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Feature Article

Diabetes and pregnancy: practice points for GPs

Pat Phillips, Bill S Jeffries

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Abstract

A woman who now has type 2 diabetes after her first pregnancy was complicated by gestational diabetes comes to see you about having another child. How should you advise her?

Key Points

  • Pregnancy outcomes for women with diabetes and their babies have improved dramatically over the past 50 years.
  • Pre-pregnancy planning helps minimise the teratogenic effects of poorly controlled diabetes in the first weeks of pregnancy, when most organ systems are being formed and when pregnancy may not yet have been diagnosed.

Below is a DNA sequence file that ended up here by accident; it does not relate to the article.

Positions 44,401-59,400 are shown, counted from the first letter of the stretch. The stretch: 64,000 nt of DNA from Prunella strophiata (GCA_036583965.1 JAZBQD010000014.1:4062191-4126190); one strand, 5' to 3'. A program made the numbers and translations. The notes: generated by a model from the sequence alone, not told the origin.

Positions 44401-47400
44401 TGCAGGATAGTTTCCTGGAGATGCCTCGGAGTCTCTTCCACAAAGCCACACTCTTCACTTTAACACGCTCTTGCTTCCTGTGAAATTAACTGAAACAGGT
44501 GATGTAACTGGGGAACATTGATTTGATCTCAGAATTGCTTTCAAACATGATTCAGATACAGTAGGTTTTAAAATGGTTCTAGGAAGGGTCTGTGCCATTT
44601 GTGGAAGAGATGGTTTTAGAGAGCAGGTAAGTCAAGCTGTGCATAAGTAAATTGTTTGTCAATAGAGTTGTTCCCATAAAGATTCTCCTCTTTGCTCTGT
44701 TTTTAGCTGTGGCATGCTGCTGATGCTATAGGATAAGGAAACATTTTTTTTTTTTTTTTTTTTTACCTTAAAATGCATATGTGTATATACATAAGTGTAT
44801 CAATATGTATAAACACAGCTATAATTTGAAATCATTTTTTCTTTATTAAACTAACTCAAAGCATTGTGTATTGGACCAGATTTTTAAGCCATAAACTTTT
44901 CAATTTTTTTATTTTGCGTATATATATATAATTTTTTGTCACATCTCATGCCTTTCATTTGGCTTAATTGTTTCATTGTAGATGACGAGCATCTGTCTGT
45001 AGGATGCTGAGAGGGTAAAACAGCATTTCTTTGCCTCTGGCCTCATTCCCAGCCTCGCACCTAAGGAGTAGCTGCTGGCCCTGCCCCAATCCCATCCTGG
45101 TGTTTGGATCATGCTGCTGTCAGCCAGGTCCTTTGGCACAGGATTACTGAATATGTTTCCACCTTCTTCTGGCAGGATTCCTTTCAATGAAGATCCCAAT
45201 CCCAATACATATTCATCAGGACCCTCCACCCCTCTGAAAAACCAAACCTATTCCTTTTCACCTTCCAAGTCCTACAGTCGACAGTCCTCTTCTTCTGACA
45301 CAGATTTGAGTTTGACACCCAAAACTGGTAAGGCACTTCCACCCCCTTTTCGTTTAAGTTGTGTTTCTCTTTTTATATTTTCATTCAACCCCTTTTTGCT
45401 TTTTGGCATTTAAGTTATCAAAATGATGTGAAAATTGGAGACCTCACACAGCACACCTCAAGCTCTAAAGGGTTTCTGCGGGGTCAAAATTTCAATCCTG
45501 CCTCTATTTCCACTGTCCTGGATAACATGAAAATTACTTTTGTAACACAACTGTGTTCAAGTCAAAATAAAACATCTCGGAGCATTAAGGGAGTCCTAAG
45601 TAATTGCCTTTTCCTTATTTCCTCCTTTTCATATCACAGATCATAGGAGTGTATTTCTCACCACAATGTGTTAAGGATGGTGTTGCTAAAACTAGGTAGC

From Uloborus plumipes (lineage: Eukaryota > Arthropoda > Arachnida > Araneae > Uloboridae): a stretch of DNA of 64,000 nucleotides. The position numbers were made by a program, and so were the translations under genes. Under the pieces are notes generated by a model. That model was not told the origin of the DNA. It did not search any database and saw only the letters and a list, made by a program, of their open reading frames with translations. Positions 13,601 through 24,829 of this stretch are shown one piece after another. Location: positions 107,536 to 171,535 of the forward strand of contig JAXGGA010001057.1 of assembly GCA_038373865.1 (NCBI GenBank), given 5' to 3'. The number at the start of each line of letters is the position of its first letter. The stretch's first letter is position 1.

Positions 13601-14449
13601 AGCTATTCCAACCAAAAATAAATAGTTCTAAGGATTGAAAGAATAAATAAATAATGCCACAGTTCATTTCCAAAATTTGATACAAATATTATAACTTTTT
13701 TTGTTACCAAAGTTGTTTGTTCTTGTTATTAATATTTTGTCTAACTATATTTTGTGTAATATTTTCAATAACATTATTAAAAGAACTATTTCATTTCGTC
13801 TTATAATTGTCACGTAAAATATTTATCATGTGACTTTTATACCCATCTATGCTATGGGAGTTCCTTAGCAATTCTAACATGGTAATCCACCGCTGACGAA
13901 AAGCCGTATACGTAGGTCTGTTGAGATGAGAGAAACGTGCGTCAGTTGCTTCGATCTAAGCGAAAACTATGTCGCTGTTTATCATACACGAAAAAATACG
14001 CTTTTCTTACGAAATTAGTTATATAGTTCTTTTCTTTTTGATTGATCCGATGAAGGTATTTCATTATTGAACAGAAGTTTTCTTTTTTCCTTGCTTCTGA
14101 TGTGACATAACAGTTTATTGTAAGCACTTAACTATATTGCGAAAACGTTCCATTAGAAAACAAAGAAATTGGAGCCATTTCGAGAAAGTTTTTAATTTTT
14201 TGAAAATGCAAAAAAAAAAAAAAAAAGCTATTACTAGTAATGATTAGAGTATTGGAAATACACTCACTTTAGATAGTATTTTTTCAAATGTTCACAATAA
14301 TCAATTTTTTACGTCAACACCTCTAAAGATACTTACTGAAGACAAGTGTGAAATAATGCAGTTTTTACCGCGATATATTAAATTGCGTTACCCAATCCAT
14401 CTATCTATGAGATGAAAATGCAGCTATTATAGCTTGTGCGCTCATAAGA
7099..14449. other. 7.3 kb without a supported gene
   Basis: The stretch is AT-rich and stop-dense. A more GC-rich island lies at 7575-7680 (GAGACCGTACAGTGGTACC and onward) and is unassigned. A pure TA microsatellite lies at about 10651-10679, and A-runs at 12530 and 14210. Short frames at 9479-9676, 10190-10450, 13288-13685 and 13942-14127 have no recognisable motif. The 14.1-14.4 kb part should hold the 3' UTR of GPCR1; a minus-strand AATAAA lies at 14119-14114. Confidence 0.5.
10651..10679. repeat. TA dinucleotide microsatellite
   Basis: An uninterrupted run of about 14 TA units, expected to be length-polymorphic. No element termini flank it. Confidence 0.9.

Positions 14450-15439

• During pregnancy, the priorities are to minimise the effects of diabetes on the pregnancy and the effects of pregnancy on the diabetes, and to monitor for complications, hypoglycaemia and urinary tract infections.
  • After delivery, breastfeeding offers special benefits to women with diabetes and an opportunity for you to offer advice about the risk of diabetes to the baby (and its siblings) and about planning future pregnancies.
  • The GP plays a key role throughout all stages of pregnancy and counselling for supporting the woman. The GP is the health professional most likely to trigger appropriate pregnancy planning beforehand and to offer the necessary follow up afterwards.

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